• Industrial vocational training school, including internal combustion engines and including heavy construction equipment, materials handling equipment or similar equipment;
• Retail and service establishments primarily for the use and convenience of employees in the district;
• Sawmill (including cooperage stock mill) stationery and planing mill; etc.
Camp Parkway residents Dick and Cynthia Riedel, who have lived directly across from Riverdale Elementary School since it was built, said that they know very few details in regard to the project, but are against it because of the increased traffic.
“The last we heard was that it was going to be a warehouse,” Cynthia Riedel said. “This is a bedroom community; it’s not an industrial community. We don’t want a warehouse down here with trucks coming up and down the road … You’ve got people coming in and out with their children, and then you’ve got big trucks coming by and it’s dangerous. To me, it’s just too much. You shouldn’t have that near the school like that.”
While the Southampton County Public School Board does not have an official position, according to Chairwoman Dr. Deborah Goodwyn, it “understands that the discussion is going on and we know that if the project is developed as the way it’s proposed, it would pose no danger to the students.”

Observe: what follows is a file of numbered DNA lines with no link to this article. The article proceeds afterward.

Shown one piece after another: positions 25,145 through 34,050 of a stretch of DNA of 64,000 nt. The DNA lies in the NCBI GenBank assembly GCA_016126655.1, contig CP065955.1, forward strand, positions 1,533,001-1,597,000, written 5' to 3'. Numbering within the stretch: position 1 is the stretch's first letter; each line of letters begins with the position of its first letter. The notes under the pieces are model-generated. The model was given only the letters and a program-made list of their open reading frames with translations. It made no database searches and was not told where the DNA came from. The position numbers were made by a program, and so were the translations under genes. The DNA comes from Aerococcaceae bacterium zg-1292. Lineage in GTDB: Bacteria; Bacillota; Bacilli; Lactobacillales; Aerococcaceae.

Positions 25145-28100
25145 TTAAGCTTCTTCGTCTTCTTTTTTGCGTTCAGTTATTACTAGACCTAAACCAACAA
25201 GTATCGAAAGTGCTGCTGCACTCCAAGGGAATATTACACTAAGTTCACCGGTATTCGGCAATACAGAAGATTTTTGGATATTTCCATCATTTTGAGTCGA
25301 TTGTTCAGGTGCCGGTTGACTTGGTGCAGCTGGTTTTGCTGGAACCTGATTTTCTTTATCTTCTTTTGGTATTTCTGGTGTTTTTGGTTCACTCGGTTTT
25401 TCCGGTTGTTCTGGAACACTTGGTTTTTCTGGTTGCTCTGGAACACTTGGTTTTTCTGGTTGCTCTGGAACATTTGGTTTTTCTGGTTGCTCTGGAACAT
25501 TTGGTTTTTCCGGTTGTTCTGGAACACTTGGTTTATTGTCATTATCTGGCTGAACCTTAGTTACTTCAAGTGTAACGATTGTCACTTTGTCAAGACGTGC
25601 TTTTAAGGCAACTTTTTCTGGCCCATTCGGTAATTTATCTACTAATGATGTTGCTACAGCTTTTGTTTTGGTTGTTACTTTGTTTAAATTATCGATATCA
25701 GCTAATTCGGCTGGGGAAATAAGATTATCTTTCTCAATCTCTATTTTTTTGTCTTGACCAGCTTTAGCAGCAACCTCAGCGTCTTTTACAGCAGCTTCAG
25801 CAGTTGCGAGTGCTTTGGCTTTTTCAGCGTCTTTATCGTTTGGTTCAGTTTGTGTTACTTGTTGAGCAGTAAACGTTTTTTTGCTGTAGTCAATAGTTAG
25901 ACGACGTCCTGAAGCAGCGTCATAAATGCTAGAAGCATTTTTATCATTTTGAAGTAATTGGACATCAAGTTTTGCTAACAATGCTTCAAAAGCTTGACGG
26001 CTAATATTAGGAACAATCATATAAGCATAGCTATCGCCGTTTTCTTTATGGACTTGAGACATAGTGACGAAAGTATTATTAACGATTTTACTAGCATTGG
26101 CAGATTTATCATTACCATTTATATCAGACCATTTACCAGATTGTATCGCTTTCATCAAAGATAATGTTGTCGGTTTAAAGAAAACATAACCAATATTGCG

In regard to the concerns about the possibility of a container storage warehouse, Fiscella in the rezoning application voluntarily added 11 conditions in addition to the aforementioned zoning ordinances “for the protection of the community and enhancement of the development of the property.” While several of the businesses would have required conditional use permits regardless, this includes the prohibition of:
• Airports and landing fields, heliports and accessory uses;
• Circus or carnival grounds;
• Coal and wood yards;
• Dog kennels, commercial or noncommercial;
• Exposition center or fairgrounds;
• Firewood operation;
• Race track or course, any type, including horses, stock cars or drag strip;
• Rifle or pistol range;
• Sports arena or stadium, commercial athletic field or baseball park;
• Truck stop;
• Intermodal container storage, except those containers parked on the property temporarily for loading and unloading in connection with other M-1 permitted uses.
“Even if the property were to change owners, the proffers and zoning approval would run with the land so no matter who owns it, they have to abide by the conditions and uses approved when the rezoning occurred,” Fiscella said.
Holt added that if a new landowner sought changes down the road, they would have to go through the entire rezoning process again.
The largest concern, it seems, that residents have is the increased traffic that would come with the development — specifically that from tractor-trailers.